13
$\begingroup$

It is known that if $NP\subseteq P/Poly$ then the polynomial hierarchy collapses to $\Sigma_2^{P}$ and $MA = AM$.

What are the strongest collapses known to happen if $NEXP\subseteq P/Poly$?

$\endgroup$
  • $\begingroup$ It is in fact "known that if ​ $NP\subseteq P/poly$ ​ then the polynomial hierarchy collapses to" O$_2\hspace{.02 in}$P. $\hspace{1.13 in}$ $\endgroup$ – user6973 Jul 23 '16 at 20:21
14
$\begingroup$

I believe the strongest is that $NEXP = MA$. This was proved by Impagliazzo Kabanets and Wigderson.

See https://scholar.google.com/scholar?cluster=17275091615053693892&hl=en&as_sdt=0,5&sciodt=0,5

I'd be also interested to know of any stronger collapses than this.

Edit (8/24): OK, I thought of some potentially stronger collapse, which essentially follows from the proofs of the above linked paper. Because $NEXP \subset P/poly$ implies $NEXP = EXP$ (see the above link), and $EXP$ is closed under complement, we also have $NEXP$ closed under complement and therefore $NEXP = MA \cap coMA$, which is a little stronger. Indeed, the hypothesis implies that for any $NEXP$ language, a single witness string $w_n$ can be used in the corresponding MA protocol for all YES-instances of any given length $n$, so also $NEXP = OMA \cap coOMA$ (where $OMA$ = "Oblivious MA", see Fortnow-Santhanam-me http://citeseerx.ist.psu.edu/viewdoc/download?doi=10.1.1.156.3018&rep=rep1&type=pdf). These extra properties, while technical, could prove to be useful in some circuit lower bound argument.

Edit 2: Looks like Andrew Morgan highlighted this already. Whoops :)

$\endgroup$
15
$\begingroup$

A whole lot of fun things happen. Most of the ones I know of start with the IKW paper. There, the collapse $\textrm{NEXP} = \textrm{MA}$ is shown, and (I think) is the strongest literal collapse of complexity classes that we know of. There are other sorts of "collapses" though that I think should be pointed out.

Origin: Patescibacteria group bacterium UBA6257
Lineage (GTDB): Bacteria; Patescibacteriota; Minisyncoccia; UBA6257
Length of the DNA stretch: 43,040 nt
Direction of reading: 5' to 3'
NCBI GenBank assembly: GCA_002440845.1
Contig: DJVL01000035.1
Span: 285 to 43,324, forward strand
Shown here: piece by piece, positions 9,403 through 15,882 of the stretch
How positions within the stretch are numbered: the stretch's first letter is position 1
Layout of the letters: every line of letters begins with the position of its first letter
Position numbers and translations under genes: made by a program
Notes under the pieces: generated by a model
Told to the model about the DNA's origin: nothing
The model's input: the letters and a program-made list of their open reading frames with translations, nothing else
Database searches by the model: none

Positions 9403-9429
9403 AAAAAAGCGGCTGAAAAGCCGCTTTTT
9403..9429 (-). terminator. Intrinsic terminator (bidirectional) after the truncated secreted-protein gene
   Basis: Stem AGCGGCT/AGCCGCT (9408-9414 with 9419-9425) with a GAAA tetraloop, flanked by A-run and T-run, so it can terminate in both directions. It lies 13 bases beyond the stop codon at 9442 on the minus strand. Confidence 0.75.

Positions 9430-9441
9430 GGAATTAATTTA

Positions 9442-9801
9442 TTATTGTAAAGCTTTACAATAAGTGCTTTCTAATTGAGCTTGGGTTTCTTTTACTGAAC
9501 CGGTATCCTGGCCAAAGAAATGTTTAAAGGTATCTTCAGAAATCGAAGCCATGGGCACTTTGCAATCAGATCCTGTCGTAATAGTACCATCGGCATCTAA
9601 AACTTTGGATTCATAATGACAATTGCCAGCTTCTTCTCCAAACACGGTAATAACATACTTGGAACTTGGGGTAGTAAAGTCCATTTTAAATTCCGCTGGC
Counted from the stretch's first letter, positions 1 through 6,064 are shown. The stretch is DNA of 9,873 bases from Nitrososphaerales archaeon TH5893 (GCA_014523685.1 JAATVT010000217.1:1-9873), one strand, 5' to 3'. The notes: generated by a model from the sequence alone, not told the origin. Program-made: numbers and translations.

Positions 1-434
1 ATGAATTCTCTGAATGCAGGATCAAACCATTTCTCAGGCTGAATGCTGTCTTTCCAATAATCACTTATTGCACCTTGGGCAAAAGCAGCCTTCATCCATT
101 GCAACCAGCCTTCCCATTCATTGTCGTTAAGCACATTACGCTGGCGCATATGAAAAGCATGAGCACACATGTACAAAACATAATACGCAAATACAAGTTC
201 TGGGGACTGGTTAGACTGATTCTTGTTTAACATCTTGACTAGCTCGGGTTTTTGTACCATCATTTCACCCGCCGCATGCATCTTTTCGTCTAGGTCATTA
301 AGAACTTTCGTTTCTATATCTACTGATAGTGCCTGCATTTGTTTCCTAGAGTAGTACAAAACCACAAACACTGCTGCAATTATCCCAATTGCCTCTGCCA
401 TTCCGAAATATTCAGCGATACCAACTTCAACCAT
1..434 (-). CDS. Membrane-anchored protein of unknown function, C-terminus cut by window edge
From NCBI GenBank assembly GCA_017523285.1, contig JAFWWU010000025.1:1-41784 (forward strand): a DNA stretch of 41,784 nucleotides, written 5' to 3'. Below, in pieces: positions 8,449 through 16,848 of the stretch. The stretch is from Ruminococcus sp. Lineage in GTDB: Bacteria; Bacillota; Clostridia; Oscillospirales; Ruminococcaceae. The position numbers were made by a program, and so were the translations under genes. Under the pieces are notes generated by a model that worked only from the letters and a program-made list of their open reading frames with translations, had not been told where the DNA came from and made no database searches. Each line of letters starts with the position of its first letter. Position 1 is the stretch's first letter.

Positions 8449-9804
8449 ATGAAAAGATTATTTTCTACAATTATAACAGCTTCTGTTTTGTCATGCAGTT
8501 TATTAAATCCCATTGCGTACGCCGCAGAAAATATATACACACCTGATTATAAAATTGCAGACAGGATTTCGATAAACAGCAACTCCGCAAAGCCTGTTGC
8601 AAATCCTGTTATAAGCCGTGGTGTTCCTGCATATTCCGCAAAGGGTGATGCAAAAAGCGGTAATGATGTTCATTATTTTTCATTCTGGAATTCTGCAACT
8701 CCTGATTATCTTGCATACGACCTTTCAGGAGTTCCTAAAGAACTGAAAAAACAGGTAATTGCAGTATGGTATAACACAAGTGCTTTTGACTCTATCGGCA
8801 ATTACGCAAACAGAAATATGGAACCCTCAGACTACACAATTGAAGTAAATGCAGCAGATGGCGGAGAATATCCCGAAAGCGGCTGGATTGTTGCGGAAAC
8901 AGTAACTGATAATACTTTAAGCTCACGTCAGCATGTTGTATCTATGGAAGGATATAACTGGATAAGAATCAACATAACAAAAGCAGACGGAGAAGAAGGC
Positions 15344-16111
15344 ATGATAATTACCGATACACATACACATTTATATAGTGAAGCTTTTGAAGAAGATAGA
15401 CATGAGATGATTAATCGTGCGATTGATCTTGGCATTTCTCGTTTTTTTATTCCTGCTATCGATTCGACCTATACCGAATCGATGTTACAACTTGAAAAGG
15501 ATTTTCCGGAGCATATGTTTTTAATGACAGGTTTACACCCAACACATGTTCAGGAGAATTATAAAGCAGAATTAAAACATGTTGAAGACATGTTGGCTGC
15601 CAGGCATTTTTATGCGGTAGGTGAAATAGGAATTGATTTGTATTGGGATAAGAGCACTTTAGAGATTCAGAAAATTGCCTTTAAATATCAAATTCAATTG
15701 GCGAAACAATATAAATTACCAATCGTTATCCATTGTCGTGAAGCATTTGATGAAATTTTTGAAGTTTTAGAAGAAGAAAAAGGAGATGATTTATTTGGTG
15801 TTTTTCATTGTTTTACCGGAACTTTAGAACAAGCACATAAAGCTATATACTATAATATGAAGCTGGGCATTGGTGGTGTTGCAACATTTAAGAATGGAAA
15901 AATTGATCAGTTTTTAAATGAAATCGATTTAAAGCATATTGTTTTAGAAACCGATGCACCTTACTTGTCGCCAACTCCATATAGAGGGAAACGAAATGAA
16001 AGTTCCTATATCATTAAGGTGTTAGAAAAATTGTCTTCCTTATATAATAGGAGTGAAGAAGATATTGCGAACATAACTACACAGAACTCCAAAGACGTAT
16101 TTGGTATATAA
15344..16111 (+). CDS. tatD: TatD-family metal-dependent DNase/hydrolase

Most importantly, I think, is the "universal succinct witness" property (also from the IKW paper). For one, it gives you a tool from which many of the other collapses are straightforward consequences; for another, the recent circuit lower bounds (eg here and here) for $\textsf{NEXP}$ exploit this connection. Briefly, the property says that, for every $\textsf{NEXP}$ language $L$, and any $\textsf{NEXP}$-machine $M$ deciding $L$, every $x \in L$ has a succinctly describable witness according to $M$. Formally, there is a polynomial $p$ depending on $M$ so that for every $x \in L$, there is a circuit $C_x$ of size $p(|x|)$ so that the truth table of $C_x$ is a sequence of nondeterministic choices for $M$ that lead to acceptance on input $x$.

The succinctness of the witnesses comes in handy, because you can straightforwardly rederive a lot of the other collapses from it. For instance, it follows trivially that $\textsf{NEXP} = \textsf{coNEXP} = \textsf{EXP}$. For example, suppose $L$ is in $\textsf{NEXP}$ via a $\textsf{NEXP}$-machine $M$. The succinct-witness property says there's a polynomial $p$ so that $M$ has succinct witnesses of size $p$. We can then decide $L$ in $\textsf{EXP}$ by, on input $x$, brute-forcing all the circuits of size at most $p(|x|)$, and checking whether they encode a sequence of choices that lead to $M$ accepting on input $x$. You can combine this with the (previously known via interactive proofs) result that $\textsf{EXP} \subseteq \textsf{P}/\textrm{poly} \implies \textsf{EXP} = \textsf{MA}$ to conclude $\textsf{NEXP} \subseteq \textsf{P}/\textrm{poly} \implies \textsf{NEXP} = \textsf{MA}$.